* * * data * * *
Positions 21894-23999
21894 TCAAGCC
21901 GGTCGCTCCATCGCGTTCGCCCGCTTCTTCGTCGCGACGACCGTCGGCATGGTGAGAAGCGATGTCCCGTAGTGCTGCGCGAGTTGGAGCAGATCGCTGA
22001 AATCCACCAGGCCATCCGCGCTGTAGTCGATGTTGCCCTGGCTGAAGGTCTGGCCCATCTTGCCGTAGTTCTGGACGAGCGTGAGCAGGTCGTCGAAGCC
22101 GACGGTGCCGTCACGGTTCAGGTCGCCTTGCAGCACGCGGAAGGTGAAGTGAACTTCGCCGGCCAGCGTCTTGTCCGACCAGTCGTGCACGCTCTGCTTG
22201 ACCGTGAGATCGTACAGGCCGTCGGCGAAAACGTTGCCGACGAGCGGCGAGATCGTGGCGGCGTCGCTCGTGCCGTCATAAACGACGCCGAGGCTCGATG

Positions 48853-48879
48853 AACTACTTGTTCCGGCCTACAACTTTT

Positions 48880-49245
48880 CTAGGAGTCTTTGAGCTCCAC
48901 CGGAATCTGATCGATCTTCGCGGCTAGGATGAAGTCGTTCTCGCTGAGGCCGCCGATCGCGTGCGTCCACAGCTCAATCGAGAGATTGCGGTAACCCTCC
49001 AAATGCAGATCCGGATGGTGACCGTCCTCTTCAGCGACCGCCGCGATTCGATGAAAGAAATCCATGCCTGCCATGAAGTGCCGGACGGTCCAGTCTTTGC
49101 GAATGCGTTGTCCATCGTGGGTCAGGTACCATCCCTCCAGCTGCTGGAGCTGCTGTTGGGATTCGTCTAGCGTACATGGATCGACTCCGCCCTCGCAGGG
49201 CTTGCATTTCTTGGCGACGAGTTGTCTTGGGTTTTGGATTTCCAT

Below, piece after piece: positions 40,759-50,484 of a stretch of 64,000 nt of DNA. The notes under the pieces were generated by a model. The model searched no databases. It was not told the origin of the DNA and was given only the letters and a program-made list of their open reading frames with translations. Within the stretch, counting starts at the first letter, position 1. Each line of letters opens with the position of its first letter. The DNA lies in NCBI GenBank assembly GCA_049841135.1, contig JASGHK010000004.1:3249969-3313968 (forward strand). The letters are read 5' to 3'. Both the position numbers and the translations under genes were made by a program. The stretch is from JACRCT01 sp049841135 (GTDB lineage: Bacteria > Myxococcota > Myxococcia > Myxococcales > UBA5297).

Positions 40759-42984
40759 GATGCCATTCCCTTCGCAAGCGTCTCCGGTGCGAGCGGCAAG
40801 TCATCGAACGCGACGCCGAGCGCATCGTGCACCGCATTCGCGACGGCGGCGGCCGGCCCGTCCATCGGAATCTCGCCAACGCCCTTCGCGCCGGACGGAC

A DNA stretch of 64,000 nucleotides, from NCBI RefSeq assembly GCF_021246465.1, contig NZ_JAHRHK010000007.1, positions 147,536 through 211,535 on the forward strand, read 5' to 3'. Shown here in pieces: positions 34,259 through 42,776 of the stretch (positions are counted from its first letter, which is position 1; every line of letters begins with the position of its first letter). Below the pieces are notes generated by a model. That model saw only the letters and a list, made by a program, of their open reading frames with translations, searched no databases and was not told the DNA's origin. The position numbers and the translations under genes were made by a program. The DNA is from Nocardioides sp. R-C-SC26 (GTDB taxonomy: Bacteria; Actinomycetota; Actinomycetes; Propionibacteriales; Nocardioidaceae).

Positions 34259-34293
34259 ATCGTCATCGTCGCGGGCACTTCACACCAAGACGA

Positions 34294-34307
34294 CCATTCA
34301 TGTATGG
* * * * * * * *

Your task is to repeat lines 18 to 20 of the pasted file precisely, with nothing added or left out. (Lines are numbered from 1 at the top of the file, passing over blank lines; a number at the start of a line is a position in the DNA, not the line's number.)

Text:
40801 TCATCGAACGCGACGCCGAGCGCATCGTGCACCGCATTCGCGACGGCGGCGGCCGGCCCGTCCATCGGAATCTCGCCAACGCCCTTCGCGCCGGACGGAC

A DNA stretch of 64,000 nucleotides, from NCBI RefSeq assembly GCF_021246465.1, contig NZ_JAHRHK010000007.1, positions 147,536 through 211,535 on the forward strand, read 5' to 3'. Shown here in pieces: positions 34,259 through 42,776 of the stretch (positions are counted from its first letter, which is position 1; every line of letters begins with the position of its first letter). Below the pieces are notes generated by a model. That model saw only the letters and a list, made by a program, of their open reading frames with translations, searched no databases and was not told the DNA's origin. The position numbers and the translations under genes were made by a program. The DNA is from Nocardioides sp. R-C-SC26 (GTDB taxonomy: Bacteria; Actinomycetota; Actinomycetes; Propionibacteriales; Nocardioidaceae).

Positions 34259-34293